# CSE 20 DISCRETE MATH Prof. Shachar Lovett Clicker frequency: CA.

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CSE 20 DISCRETE MATH Prof. Shachar Lovett http://cseweb.ucsd.edu/classes/wi15/cse20-a/ Clicker frequency: CA

Todays topics Strong induction Section 3.6.1 in Jenkyns, Stephenson

Strong vs regular induction

P(1)P(2)P(3)P(n)P(n+1) …… P(1)P(2)P(3)P(n)P(n+1) ……

Example for the power of strong induction 5

Another example: divisibility Thm: For all integers n>1, n is divisible by a prime number. Before proving it (using strong induction), lets first review some of the basic definitions, but now make them precise

Definitions and properties for this proof

Definitions and properties for this proof (cont.) Goes without saying at this point: The set of Integers is closed under addition and multiplication Use algebra as needed

Thm: For all integers n>1, n is divisible by a prime number. Proof (by strong mathematical induction): Basis step: Show the theorem holds for n = ________. Inductive step: Assume [or “Suppose”] that WTS that So the inductive step holds, completing the proof.

Thm: For all integers n>1, n is divisible by a prime number. Proof (by strong mathematical induction): Basis step: Show the theorem holds for n = ________. Inductive step: Assume [or “Suppose”] that WTS that So the inductive step holds, completing the proof. A.0 B.1 C.2 D.3 E.Other/none/more than one

Thm: For all integers n>1, n is divisible by a prime number. Proof (by strong mathematical induction): Basis step: Show the theorem holds for n = _2______. Inductive step: Assume [or “Suppose”] that WTS that So the inductive step holds, completing the proof. A.For some integer n>1, n is divisible by a prime number. B.For some integer n>1, k is divisible by a prime number, for all integers k where 2  k  n. C.Other/none/more than one

Thm: For all integers n>1, n is divisible by a prime number. A.n+1 is divisible by a prime number. B.k+1 is divisible by a prime number. C.Other/none/more than one

Thm: For all integers n>1, n is divisible by a prime number. Proof (by strong mathematical induction): Basis step: Show the theorem holds for n=2. Inductive step: Assume that for some n  2, all integers 2  k  n are divisible by a prime. WTS that n+1 is divisible by a prime. Proof by cases: Case 1: n+1 is prime. n+1 divides itself so we are done. Case 2: n+1 is composite. Then n+1=ab with 1 { "@context": "http://schema.org", "@type": "ImageObject", "contentUrl": "http://images.slideplayer.com/14/4317641/slides/slide_13.jpg", "name": "Thm: For all integers n>1, n is divisible by a prime number.", "description": "Proof (by strong mathematical induction): Basis step: Show the theorem holds for n=2. Inductive step: Assume that for some n  2, all integers 2  k  n are divisible by a prime. WTS that n+1 is divisible by a prime. Proof by cases: Case 1: n+1 is prime. n+1 divides itself so we are done. Case 2: n+1 is composite. Then n+1=ab with 1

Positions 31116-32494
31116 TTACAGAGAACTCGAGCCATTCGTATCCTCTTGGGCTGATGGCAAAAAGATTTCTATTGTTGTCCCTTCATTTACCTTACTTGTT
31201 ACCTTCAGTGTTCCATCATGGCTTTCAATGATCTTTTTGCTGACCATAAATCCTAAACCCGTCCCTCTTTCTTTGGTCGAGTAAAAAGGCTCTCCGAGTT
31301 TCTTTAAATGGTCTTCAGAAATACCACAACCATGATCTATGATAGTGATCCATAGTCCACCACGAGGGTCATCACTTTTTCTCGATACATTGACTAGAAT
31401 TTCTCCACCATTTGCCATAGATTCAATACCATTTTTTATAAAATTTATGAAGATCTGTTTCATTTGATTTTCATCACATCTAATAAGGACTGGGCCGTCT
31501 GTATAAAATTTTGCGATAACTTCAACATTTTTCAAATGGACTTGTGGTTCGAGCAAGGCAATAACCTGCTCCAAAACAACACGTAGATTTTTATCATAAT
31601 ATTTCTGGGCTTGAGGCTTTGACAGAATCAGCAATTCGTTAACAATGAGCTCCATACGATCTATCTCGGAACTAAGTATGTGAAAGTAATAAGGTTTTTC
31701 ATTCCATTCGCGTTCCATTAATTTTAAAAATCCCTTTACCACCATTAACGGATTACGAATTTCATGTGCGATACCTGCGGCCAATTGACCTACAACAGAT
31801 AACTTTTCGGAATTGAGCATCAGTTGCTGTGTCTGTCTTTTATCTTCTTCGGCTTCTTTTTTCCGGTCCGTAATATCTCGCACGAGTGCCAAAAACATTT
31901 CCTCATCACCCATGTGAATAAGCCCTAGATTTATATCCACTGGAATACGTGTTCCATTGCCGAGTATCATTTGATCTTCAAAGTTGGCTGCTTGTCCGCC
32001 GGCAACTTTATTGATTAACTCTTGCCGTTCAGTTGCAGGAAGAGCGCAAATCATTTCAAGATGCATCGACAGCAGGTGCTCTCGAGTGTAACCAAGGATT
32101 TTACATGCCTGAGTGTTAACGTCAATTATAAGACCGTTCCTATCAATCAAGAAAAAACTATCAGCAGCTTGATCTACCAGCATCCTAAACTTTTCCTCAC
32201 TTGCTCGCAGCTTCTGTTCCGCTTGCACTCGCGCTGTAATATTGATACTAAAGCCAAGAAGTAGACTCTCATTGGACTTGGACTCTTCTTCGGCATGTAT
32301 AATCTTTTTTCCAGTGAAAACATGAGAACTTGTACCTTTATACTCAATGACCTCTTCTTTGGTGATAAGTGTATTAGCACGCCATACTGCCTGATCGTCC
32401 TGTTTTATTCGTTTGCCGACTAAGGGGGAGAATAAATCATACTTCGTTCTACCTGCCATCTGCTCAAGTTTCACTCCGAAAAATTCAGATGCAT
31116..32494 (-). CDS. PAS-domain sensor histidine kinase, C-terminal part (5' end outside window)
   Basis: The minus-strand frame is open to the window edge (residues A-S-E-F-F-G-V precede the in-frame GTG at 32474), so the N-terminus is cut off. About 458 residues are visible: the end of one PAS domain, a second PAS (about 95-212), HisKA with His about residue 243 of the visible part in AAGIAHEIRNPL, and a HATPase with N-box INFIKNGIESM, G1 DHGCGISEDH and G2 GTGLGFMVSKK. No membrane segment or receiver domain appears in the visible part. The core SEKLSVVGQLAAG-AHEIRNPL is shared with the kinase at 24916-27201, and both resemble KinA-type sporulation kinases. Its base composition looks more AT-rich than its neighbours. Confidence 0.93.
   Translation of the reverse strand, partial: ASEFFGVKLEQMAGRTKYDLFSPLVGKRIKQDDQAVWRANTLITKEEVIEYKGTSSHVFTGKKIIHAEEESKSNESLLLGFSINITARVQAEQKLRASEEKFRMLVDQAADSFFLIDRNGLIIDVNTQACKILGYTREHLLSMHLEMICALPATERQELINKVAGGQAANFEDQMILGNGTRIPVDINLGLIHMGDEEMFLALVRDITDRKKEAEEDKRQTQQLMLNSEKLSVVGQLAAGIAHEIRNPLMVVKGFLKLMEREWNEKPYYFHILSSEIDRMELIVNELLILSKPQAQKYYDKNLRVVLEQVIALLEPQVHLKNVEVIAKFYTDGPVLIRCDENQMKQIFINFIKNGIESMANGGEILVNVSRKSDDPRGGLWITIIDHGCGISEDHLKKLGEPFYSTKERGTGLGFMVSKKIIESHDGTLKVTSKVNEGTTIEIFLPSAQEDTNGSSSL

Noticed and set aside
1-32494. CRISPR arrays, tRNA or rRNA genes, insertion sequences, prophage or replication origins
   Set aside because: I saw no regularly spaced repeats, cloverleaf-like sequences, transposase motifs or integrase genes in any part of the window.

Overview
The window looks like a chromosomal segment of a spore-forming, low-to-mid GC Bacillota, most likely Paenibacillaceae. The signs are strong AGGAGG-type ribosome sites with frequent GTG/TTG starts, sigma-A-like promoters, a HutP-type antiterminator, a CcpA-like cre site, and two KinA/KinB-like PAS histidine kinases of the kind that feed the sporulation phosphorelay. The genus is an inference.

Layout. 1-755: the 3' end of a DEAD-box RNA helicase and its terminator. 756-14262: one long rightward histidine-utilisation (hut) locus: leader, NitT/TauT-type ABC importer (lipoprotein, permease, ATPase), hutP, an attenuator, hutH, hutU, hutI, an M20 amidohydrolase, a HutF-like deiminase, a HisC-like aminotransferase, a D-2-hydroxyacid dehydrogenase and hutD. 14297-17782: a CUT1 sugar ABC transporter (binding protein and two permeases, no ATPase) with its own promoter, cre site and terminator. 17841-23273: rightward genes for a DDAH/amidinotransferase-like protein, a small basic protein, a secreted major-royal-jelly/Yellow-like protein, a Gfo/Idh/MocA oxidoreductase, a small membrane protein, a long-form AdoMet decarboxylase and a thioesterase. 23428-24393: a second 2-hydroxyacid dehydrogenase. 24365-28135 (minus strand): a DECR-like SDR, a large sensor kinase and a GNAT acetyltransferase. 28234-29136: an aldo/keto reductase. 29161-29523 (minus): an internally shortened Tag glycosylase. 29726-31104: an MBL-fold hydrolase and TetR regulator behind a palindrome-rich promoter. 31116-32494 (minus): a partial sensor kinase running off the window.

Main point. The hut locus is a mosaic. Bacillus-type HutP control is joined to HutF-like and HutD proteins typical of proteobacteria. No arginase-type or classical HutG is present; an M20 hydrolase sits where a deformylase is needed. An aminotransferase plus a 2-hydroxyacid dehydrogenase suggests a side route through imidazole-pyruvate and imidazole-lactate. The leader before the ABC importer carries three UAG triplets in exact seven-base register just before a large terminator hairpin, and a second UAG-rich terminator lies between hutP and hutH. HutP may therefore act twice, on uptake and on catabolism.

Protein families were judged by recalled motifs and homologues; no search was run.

Definition of the sequence: d 1 = 9/10 d 2 = 10/11 d k = (d k-1 )(d k-2 ) for all integers k  3 Thm: For all integers n>0, 0 { "@context": "http://schema.org", "@type": "ImageObject", "contentUrl": "http://images.slideplayer.com/14/4317641/slides/slide_15.jpg", "name": "Definition of the sequence: d 1 = 9/10 d 2 = 10/11 d k = (d k-1 )(d k-2 ) for all integers k  3 Thm: For all integers n>0, 0

Definition of the sequence: d 1 = 9/10 d 2 = 10/11 d k = (d k-1 )(d k-2 ) for all integers k  3 Thm: For all integers n>0, 0 { "@context": "http://schema.org", "@type": "ImageObject", "contentUrl": "http://images.slideplayer.com/14/4317641/slides/slide_16.jpg", "name": "Definition of the sequence: d 1 = 9/10 d 2 = 10/11 d k = (d k-1 )(d k-2 ) for all integers k  3 Thm: For all integers n>0, 0

Definition of the sequence: d 1 = 9/10 d 2 = 10/11 d k = (d k-1 )(d k-2 ) for all integers k  3 Thm: For all integers n>0, 00, 01, 0 { "@context": "http://schema.org", "@type": "ImageObject", "contentUrl": "http://images.slideplayer.com/14/4317641/slides/slide_17.jpg", "name": "Definition of the sequence: d 1 = 9/10 d 2 = 10/11 d k = (d k-1 )(d k-2 ) for all integers k  3 Thm: For all integers n>0, 00, 01, 0

Definition of the sequence: d 1 = 9/10 d 2 = 10/11 d k = (d k-1 )(d k-2 ) for all integers k  3 Thm: For all integers n>0, 00, 01, 0 { "@context": "http://schema.org", "@type": "ImageObject", "contentUrl": "http://images.slideplayer.com/14/4317641/slides/slide_18.jpg", "name": "Definition of the sequence: d 1 = 9/10 d 2 = 10/11 d k = (d k-1 )(d k-2 ) for all integers k  3 Thm: For all integers n>0, 00, 01, 0

Definition of the sequence: d 1 = 9/10 d 2 = 10/11 d k = (d k-1 )(d k-2 ) for all integers k  3 Thm: For all integers n>0, 0 { "@context": "http://schema.org", "@type": "ImageObject", "contentUrl": "http://images.slideplayer.com/14/4317641/slides/slide_19.jpg", "name": "Definition of the sequence: d 1 = 9/10 d 2 = 10/11 d k = (d k-1 )(d k-2 ) for all integers k  3 Thm: For all integers n>0, 0

Fibonacci numbers 1,1,2,3,5,8,13,21,… Rule: F 1 =1, F 2 =1, F n =F n-2 +F n-1. Question: can we derive an expression for the n-th term?

Fibonacci numbers

22

Fibonacci numbers 23 A.n=1 B.n=2 C.n=1 and n=2 D.n=1 and n=2 and n=3 E.Other

Fibonacci numbers 24 A.n=1 B.n=2 C.n=1 and n=2 D.n=1 and n=2 and n=3 E.Other

Fibonacci numbers 25

Fibonacci numbers 26 A.F n =F n-1 +F n-2 B.F n  F n-1 +F n-2 C.F n =r n D.F n  r n E.Other

Proof of inductive case

Proof of inductive case (contd)

Fibonacci numbers - recap Recursive definition of a sequence Base case: verify for n=1, n=2 Inductive step: Formulated what needed to be shown as an algebraic inequality, using the definition of F n and the inductive hypothesis Simplified algebraic inequality Proved the simplified version 29

Next class Applying proof techniques to analyze algorithms Read section 3.7 in Jenkyns, Stephenson

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